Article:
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Inmet MiningKorea Resources alliance for cooperative development of opportunities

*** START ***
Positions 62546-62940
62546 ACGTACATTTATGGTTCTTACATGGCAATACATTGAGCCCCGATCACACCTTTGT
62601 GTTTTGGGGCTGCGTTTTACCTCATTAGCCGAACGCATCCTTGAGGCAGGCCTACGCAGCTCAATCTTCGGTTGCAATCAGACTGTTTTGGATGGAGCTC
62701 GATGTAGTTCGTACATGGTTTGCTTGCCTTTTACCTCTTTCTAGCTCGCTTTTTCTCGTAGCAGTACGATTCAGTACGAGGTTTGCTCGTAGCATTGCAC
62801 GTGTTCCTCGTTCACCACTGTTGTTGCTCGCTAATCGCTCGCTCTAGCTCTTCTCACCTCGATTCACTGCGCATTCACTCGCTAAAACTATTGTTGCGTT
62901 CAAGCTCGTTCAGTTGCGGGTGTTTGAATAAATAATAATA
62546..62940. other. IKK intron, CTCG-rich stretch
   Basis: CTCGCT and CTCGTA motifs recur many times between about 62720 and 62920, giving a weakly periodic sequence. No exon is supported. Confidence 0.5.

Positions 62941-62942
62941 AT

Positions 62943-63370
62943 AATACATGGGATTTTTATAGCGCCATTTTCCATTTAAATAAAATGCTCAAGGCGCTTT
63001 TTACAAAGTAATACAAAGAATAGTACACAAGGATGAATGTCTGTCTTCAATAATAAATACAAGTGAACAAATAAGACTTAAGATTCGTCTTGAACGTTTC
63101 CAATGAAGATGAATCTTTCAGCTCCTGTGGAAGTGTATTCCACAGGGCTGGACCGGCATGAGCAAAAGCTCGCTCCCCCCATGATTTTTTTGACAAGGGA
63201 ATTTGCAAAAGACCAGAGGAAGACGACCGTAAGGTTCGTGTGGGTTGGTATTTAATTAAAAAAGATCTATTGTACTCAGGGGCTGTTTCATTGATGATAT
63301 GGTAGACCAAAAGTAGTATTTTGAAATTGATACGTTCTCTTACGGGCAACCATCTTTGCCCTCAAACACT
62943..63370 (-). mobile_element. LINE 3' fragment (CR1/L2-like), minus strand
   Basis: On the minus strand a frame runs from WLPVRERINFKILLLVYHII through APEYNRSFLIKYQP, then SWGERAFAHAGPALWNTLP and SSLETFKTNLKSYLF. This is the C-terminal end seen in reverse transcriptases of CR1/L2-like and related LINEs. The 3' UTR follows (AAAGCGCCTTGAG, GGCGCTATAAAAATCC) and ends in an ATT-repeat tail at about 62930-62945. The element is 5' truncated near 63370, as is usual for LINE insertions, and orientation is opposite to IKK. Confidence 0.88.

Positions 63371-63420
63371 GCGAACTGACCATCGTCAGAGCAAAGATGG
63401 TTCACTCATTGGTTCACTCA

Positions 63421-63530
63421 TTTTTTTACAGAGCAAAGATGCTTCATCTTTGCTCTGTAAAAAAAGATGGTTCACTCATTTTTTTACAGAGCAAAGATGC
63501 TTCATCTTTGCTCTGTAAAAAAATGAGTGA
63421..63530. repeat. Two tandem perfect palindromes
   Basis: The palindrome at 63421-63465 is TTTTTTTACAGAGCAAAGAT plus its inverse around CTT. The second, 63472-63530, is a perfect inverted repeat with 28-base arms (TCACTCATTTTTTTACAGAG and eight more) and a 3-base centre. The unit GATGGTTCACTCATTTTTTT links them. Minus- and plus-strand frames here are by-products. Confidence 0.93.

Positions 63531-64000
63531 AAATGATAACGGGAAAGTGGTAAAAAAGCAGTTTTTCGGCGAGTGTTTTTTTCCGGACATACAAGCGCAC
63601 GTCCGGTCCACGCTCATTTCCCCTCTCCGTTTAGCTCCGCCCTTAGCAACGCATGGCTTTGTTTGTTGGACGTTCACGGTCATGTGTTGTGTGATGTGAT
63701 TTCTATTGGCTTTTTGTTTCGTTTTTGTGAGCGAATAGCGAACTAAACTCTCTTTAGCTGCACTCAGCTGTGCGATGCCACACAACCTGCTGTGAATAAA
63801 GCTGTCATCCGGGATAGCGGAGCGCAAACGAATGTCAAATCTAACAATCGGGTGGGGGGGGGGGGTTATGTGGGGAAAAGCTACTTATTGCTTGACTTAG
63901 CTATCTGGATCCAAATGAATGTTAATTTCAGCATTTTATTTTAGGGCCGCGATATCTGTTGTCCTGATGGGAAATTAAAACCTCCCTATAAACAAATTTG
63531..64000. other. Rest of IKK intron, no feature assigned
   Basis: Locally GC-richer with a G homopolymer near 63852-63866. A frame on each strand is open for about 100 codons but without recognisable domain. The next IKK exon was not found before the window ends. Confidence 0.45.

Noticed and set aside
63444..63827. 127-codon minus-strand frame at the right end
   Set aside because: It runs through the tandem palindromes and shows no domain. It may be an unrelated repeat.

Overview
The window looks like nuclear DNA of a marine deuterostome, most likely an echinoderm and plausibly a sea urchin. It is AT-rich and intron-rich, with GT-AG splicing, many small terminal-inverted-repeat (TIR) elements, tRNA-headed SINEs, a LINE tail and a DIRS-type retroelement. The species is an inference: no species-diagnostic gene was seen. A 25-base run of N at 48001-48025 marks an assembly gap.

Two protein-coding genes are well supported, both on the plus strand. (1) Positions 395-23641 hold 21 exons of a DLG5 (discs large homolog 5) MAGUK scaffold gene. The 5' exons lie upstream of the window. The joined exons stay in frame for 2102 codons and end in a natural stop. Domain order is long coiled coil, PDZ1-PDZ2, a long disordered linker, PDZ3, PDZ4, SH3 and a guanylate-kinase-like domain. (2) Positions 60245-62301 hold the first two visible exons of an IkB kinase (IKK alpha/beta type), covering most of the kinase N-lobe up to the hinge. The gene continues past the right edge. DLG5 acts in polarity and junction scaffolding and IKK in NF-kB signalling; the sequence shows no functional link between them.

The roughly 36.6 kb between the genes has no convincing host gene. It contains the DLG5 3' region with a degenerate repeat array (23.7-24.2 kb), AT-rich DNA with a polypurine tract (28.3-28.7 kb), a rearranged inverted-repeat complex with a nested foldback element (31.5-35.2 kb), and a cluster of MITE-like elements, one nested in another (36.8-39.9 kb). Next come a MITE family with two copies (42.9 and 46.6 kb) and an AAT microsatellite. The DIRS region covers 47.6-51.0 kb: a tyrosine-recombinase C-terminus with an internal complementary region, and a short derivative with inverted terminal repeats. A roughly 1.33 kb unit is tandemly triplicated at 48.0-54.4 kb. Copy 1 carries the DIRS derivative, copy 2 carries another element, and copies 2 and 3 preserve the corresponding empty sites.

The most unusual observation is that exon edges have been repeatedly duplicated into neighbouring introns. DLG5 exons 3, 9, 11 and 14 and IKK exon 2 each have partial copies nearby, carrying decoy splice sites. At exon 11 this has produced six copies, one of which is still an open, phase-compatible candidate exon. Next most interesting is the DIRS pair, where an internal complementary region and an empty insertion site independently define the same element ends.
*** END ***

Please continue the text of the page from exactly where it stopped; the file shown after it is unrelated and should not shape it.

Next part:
first_imgInmet Mining confirmed yesterday that contrary to certain press reports it has not agreed to enter into any transaction with Korea Resources Corp (KORES) under which Korea Resources would purchase Inmet common shares. While Inmet and KORES have been in discussions concerning a potential transaction including for joint investments in projects, no agreements have been concluded in that regard nor have any intentions been finalised to enter into an agreement at a later date. However, Inmet does intend to enter into a strategic alliance agreement with KORES under which they will establish a protocol to mutually pursue common shared interests within the global mining industry. The parties will endeavour to agree on criteria for the types of initiatives that would be the subject of co-operation under the alliance. The protocol for the operation of the alliance will also provide for the establishment of, and set forth the terms of reference for, a strategic alliance committee through which Inmet and KORES will interact in connection with alliance related issues. The precise forms of co-operation between Inmet and KORES are expected to evolve over time as circumstances dictate and opportunities arise. Each of them recognises the other as a preferred partner for the co-operative development of opportunities, however, any arrangements between them will not necessarily be exclusive to the other.Inmet is a Canadian-based global mining company that produces copper, zinc and gold. It has interests in five mining operations in locations around the world: Çayeli, Las Cruces, Pyhasalmi, Troilus and Ok Tedi. It also has a 100% interest in the Mina de Cobre Panama development property in Panama. www.inmetmining.comKORES was incorporated in 1967 and is especially focused on securing supplies of bituminous coal, uranium, iron, copper, zinc and nickel, which the government has selected as the six strategic minerals. KORES President Shin-Jong Kim explains “While we depend on foreign countries for 97% of the energy and mineral resources Korea uses, independent resource developments are one of our key tasks for our nation’s economic development.”Uranium and bituminous coal account for 77% of domestic energy production and iron, aluminium, zinc, copper, and graphite are “our necessary resources because they are raw materials that are essential in our daily lives such as in producing highly technology demanding materials like car, TV, and mobile phone. Unfortunately, we depend on the foreign countries for its supply. This is the main reason why we are devoting ourselves to turn Korea into a resource-rich country. KORES has made the next goal to get into the global top 20 mining company through relentless challenges and innovations.” www.kores.or.krlast_img read more